In an earlier post, I heartily recommended Paul Griffiths' new translation and commentary of The Song of Songs. Griffiths rejuvenates the venerable tradition, begun with Origen among Christian thinkers, of reading the Song not merely literally, but figurally, that is as celebrating God's passionate love for Israel/Church. But within this approach, the individual Christian is also addressed, as beloved member of Christ's body.In his introductory comments Griffiths states this forthrightly:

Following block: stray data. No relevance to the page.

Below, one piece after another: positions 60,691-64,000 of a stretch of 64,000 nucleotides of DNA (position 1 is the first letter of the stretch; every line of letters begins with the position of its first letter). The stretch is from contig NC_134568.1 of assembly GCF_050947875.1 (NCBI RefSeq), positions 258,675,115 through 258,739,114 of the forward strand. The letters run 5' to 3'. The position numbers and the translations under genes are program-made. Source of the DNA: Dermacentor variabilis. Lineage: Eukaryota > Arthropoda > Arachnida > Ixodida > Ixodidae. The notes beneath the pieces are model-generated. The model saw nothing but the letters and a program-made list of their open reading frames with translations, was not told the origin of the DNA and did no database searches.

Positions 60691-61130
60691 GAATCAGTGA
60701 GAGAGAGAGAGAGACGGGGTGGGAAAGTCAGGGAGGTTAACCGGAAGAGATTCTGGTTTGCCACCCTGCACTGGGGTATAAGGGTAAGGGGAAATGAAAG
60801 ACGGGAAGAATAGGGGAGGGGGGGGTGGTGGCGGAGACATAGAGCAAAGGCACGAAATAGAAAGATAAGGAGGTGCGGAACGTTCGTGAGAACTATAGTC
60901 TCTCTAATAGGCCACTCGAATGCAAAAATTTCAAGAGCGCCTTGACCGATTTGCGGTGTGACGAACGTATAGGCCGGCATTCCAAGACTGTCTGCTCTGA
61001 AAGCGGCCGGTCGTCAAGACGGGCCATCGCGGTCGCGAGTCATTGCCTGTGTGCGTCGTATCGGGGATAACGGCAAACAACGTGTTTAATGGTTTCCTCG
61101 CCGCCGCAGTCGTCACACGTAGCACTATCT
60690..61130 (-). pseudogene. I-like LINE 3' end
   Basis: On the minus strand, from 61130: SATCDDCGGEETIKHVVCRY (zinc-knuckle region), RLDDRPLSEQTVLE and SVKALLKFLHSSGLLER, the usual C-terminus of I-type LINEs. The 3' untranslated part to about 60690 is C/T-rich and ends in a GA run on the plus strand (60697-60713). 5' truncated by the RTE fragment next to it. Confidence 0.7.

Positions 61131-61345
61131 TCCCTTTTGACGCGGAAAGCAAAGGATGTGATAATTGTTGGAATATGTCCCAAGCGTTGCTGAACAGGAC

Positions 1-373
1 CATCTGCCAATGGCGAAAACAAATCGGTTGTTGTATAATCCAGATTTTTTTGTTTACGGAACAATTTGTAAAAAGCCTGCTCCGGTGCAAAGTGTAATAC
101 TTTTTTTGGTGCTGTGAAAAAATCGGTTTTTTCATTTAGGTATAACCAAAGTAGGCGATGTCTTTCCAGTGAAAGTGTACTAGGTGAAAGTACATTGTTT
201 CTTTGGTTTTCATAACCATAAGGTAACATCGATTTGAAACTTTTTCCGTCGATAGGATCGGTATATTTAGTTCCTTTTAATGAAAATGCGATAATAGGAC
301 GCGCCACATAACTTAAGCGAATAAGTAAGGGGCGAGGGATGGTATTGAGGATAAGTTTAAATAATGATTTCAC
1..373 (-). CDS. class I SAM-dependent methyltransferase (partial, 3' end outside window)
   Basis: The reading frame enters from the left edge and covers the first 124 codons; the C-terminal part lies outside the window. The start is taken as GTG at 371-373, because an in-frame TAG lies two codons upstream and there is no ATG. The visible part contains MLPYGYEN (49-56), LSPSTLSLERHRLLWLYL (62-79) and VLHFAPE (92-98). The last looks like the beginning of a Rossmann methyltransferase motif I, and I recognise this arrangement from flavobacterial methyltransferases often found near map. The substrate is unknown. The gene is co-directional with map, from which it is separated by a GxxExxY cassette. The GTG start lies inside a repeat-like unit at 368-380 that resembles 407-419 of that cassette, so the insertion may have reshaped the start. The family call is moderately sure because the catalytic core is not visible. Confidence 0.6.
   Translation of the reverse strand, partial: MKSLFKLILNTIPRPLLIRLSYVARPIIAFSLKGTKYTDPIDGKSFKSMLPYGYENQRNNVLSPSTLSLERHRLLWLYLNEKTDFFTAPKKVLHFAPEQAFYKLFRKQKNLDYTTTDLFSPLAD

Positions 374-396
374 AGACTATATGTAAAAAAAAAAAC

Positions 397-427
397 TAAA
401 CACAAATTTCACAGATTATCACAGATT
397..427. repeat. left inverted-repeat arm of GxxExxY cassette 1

I write to you directly, in the second person, identifying what I tentatively take to be the import of the part of the Song under discussion for the ordering of your loves -- loves, that is, of yourself, of the Lord, of other people, and of the world and what is in it. Every scriptural text, just because it is a scriptural text, has something of profound importance to say to each of those who read it. You and I are therefore present in it as implicit interlocutors in a way that is not true of any other text. The text confronts us, you and me, demands something from us, and will reconfigure our thought and speech and appetite to the extent that our particular sins and their concomitant damage do not prevent it from doing so.The beloved's passion in the Song, her desire and her anguish at separation from her lover, will, if you let it, become yours, and in becoming yours, reform your loves -- not by replicating hers, but by conforming yours to hers (the difference is very important): the text wants that of you, solicits it from you, precisely because it is a scriptural text. A theological reading of the Song ought to take account of this essential presence of the reader in the text, and to the extent that I am capable of doing so, my theological reading does. This text wants to seduce you: it is, in part, my task to return its kiss in such a way as to make it easier for it to have you and for you to be had by it.